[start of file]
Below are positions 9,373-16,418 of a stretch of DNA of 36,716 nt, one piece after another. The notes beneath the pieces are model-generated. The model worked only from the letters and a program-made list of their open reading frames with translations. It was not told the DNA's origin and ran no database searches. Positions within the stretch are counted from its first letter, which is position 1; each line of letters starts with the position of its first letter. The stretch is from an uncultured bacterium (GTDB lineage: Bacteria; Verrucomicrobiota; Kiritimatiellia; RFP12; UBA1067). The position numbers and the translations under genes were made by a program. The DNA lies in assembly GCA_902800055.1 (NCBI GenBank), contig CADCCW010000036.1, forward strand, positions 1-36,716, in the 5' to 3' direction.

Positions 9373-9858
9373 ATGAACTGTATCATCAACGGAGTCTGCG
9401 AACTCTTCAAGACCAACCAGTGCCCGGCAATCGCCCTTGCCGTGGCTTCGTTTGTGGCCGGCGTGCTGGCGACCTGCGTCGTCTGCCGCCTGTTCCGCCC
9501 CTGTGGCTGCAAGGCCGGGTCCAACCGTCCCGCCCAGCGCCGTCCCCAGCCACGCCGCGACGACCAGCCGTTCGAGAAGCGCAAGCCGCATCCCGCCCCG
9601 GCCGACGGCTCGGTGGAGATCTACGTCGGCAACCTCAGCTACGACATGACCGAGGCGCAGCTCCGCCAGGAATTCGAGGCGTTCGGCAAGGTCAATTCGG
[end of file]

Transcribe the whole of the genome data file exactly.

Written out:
Below are positions 9,373-16,418 of a stretch of DNA of 36,716 nt, one piece after another. The notes beneath the pieces are model-generated. The model worked only from the letters and a program-made list of their open reading frames with translations. It was not told the DNA's origin and ran no database searches. Positions within the stretch are counted from its first letter, which is position 1; each line of letters starts with the position of its first letter. The stretch is from an uncultured bacterium (GTDB lineage: Bacteria; Verrucomicrobiota; Kiritimatiellia; RFP12; UBA1067). The position numbers and the translations under genes were made by a program. The DNA lies in assembly GCA_902800055.1 (NCBI GenBank), contig CADCCW010000036.1, forward strand, positions 1-36,716, in the 5' to 3' direction.

Positions 9373-9858
9373 ATGAACTGTATCATCAACGGAGTCTGCG
9401 AACTCTTCAAGACCAACCAGTGCCCGGCAATCGCCCTTGCCGTGGCTTCGTTTGTGGCCGGCGTGCTGGCGACCTGCGTCGTCTGCCGCCTGTTCCGCCC
9501 CTGTGGCTGCAAGGCCGGGTCCAACCGTCCCGCCCAGCGCCGTCCCCAGCCACGCCGCGACGACCAGCCGTTCGAGAAGCGCAAGCCGCATCCCGCCCCG
9601 GCCGACGGCTCGGTGGAGATCTACGTCGGCAACCTCAGCTACGACATGACCGAGGCGCAGCTCCGCCAGGAATTCGAGGCGTTCGGCAAGGTCAATTCGG